Jan 132012
 
Anterior Bite Plane Lateral View

Anterior Bite Plane Lateral View

Today at the Southwest Dental Conference I am presenting a half day program on appliance therapy. One of the common questions we manage when making appliances is “what type of appliance should I make?”.  I don’t have a belief that any one appliance is superior to others. I do believe that each design of appliance works for a specific set of clinical indications and has a certain set of contra-indications or risks. Which design I use is individualized to the patient based on their exam findings and my clinical suspicion. Anterior Bite PlaneThe anterior bite plane appliance is a design I use commonly in my practice. The principle behind this appliance is that when back teeth are separated the elevator muscles don’t fire with the same force, thereby reducing the load across the system and allowing the muscles to release. The lack of posterior tooth contact also releases the Lateral Pterygoid allowing a seated condylar position to be recorded as part of the treatment planning process. This appliance design goes by many names, but the basic design is the same and the physical principles are consistent.

Indications for using an anterior only appliance:

  • All muscle diagnoses
  • Post-Op protection of restorations
  • Clenchers with healthy joints

Contra-indications for using an anterior only appliance:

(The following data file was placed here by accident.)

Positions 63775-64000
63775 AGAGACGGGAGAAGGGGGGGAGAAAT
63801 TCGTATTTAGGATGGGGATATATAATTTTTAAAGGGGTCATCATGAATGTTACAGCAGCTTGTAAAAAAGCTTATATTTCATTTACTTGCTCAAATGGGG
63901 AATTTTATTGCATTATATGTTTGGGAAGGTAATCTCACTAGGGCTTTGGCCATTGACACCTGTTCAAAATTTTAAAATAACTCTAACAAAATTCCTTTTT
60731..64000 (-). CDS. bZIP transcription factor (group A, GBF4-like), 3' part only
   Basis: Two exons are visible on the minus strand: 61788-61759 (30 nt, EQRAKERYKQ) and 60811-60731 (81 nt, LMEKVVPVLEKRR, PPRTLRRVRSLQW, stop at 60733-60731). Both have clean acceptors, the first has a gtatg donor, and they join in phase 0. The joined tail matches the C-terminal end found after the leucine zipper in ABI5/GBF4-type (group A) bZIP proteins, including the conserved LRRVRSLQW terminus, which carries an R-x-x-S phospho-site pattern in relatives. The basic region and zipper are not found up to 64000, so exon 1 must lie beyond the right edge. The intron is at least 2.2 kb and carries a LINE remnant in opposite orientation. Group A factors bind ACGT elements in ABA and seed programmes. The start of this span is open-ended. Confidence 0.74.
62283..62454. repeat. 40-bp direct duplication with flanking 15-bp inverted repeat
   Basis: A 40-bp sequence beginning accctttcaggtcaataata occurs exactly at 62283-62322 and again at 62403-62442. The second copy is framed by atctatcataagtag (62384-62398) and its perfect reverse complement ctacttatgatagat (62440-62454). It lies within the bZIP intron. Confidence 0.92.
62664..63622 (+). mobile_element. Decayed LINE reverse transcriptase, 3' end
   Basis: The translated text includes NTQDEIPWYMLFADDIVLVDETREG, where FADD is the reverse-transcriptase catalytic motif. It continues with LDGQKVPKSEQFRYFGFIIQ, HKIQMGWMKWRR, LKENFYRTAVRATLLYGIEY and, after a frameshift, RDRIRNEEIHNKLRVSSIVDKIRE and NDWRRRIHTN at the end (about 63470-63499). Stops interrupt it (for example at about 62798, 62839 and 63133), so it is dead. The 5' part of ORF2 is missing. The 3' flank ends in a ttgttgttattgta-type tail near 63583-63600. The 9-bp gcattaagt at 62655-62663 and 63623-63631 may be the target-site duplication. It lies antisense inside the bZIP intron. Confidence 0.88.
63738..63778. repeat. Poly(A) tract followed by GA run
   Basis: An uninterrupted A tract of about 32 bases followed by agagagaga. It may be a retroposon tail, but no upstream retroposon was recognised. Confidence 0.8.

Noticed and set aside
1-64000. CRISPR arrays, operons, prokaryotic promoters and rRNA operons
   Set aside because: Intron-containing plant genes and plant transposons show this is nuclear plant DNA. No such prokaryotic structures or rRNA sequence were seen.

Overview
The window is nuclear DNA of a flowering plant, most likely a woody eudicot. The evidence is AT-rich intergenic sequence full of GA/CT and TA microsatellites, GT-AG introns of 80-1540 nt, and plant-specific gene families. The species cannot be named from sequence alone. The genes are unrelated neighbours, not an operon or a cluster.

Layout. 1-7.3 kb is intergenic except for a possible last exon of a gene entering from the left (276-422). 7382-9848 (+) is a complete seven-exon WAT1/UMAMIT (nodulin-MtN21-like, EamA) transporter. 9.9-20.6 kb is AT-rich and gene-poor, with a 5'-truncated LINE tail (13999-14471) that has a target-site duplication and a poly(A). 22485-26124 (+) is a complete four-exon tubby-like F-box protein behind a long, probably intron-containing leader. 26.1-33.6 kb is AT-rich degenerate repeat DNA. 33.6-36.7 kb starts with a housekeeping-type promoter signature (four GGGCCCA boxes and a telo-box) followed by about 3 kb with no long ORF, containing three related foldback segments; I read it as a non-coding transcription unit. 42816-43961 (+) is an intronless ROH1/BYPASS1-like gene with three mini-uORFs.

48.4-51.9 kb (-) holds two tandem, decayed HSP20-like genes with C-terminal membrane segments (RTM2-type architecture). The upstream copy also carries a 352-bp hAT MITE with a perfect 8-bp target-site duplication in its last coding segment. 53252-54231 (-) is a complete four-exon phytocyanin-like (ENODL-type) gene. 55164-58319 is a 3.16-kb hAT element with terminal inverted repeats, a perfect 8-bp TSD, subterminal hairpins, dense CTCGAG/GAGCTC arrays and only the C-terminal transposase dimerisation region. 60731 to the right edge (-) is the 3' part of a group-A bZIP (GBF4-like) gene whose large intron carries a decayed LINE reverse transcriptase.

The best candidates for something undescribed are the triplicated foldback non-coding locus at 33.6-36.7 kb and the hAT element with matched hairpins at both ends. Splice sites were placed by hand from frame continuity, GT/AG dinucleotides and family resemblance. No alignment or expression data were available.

• Increased joint pain due to load
  • Worsening symptoms

Risks of anterior only appliance use:

  • Anterior tooth intrusion or posterior super-eruption with excessive use
  • Inability to find ICP

This appliance design can easily be fabricated in the office while the patient is there. Additionally, without posterior contacts as the muscles release and the condyles seat no posterior interferences are picked up that require monitoring and adjustment, so the process is efficient.

 

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  4 Responses to “Anterior Bite Plane Appliance”

  1. This is similar to the “Roth Splint” in orthodontics.

    I like the way you made this with the overlay for esthetics and then the acrylic bite plane added. This is much more esthetic than the Roth Splint.

    Could you do a video of this fabrication?

    Could you do a video of the fabrication of the mouthguard? We made our first one but we had a hard time doing the clear layer added to the colored layer. Still trying to figure that out!

    Thank you for all of your accomplishments. They are wonderful!

  2. Lee Ann, I would point out that in your splint design, the canines can occlude and thus the anterior belly of the temporalis muscle can fire and contract and elevate the mandible. I personally use an AMPSA (anterior mid point stop appliance) e.g Hornbrook, Nosti, Kois, Ritsco…) to erase muscle memory ad allow condylar seating and thus CR recording. Just my 0.02 cents! There are various designs for this type of appliance.

    • Roger,

      You are absolutely correct. This type of appliance can be made with centrals only or to include the canines. Canines will increase muscle activity over simply having centrals. I find that for most of my patients this still works as a very efficient and effective appliance. I utilize multiple anterior teeth to balance the two reasons we alter occlusions, reducing muscle engagement and distributing forces. I do however have patients that need the canine contacts removed to get the intended benefit, although this is a very small number. Either way I think it is a great appliance design for the stated reasons. Thanks for adding this to the discussion.

      Lee

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